We’re covering some exciting film festivals. And, we’ve been invited to some Bravo TV (or is it Food Network?) stuff up in San Francisco that should make for an interesting story or two. Plus, another Cirque du Soleil project… possibly in the works. Backstage La Cage aux Folles — it’s a man baby.

    Okay, stop!

    I’m starting to sound like an ad. Sorry, it’s just that I’m very enthusiastic about what we do here on SSC is all. Hope you’re enjoying the ride too.

    In case you missed the announcement: my stage days are over. I’ve retired.

    When you “perform” with Frank Ferrante at Teatro Zinzanni, you can go out on top, fade gracefully. At least that was the theory.

    Then, while Fringing, I once again found myself on stage, this time looking out into the bright lights at EXIT Theater. So with Favre-like aplomb I accepted the challenge to temporarily resurface… just one more time. Here, I would play the role of Christopher Walken from The Dead Zone and use my mental powers to guide a clairvoyant. Turns out, my hand shake (and wrist) lacks the power “to send”. The trick was botched–in front of the entire audience. Well, at least we know it wasn’t a ruse. I can guarantee I wasn’t a plant. Maybe I’m not ready to learn “the secret language.” I’m working on this one called English.

    Can I still skate?

    That is the question, as later today I’ll be putting my knee to the test at Logitech Ice, downtown San Jose in a preseason hockey game. Has the MCL healed? Nothing like an opponent’s savage cross check or slash across the legs to get my adrenaline going again… ah, yes pain! I’m living! After all these foodie adventures, wine travels, and theater exploits it may just be what the doctor ordered.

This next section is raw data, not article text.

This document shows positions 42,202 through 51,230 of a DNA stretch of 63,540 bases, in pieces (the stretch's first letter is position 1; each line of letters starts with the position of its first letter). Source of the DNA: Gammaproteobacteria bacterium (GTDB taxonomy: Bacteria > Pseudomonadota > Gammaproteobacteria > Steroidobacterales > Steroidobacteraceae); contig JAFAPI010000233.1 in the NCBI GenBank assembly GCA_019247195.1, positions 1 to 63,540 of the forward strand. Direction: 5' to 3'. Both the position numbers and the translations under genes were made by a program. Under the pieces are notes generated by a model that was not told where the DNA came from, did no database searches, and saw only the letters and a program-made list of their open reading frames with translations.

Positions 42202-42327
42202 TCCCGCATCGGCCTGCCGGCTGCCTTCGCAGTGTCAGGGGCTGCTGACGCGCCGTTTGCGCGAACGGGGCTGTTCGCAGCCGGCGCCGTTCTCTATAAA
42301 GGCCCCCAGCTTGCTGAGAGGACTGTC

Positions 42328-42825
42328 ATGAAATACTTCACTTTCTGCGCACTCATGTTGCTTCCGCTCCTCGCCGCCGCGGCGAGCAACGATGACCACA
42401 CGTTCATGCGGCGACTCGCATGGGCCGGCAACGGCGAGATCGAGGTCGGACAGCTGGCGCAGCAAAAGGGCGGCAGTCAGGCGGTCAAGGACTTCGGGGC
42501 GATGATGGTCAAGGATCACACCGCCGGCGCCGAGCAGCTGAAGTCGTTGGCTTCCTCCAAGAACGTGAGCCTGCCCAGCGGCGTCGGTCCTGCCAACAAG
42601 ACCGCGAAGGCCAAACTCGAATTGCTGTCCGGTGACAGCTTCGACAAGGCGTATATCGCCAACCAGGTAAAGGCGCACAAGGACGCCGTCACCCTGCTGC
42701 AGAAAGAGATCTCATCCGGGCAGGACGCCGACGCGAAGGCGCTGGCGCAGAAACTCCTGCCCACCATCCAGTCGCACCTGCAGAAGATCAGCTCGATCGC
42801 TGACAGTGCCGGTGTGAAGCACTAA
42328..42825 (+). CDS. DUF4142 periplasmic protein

Explore. Create. Live. Follow Stark Insider on Twitter and Facebook. Join our 9,000 subscribers who read SI on tablets and smartphones on Google Newsstand. Prefer video? Subscribe to 
    Stark Insider on YouTube, the largest arts & travel channel in San Francisco.
    • Opera Girl2005

      The key to success in performing alongside Frank Ferrante is a big huge sense of humor, a willingness to look silly in the name of fun, and a “go with the flow” attitude. And you had it all in spades. Bravo to you for giving your all in that impromptu performance.

      • Thanks Opera Girl! I was born looking silly, so I guess you could say it’s natural for me.

    • Opera Girl2005

      The key to success in performing alongside Frank Ferrante is a big huge sense of humor, a willingness to look silly in the name of fun, and a “go with the flow” attitude. And you had it all in spades. Bravo to you for giving your all in that impromptu performance.

      • Thanks Opera Girl! I was born looking silly, so I guess you could say it’s natural for me.

    • Opera Girl2005

      The key to success in performing alongside Frank Ferrante is a big huge sense of humor, a willingness to look silly in the name of fun, and a “go with the flow” attitude. And you had it all in spades. Bravo to you for giving your all in that impromptu performance.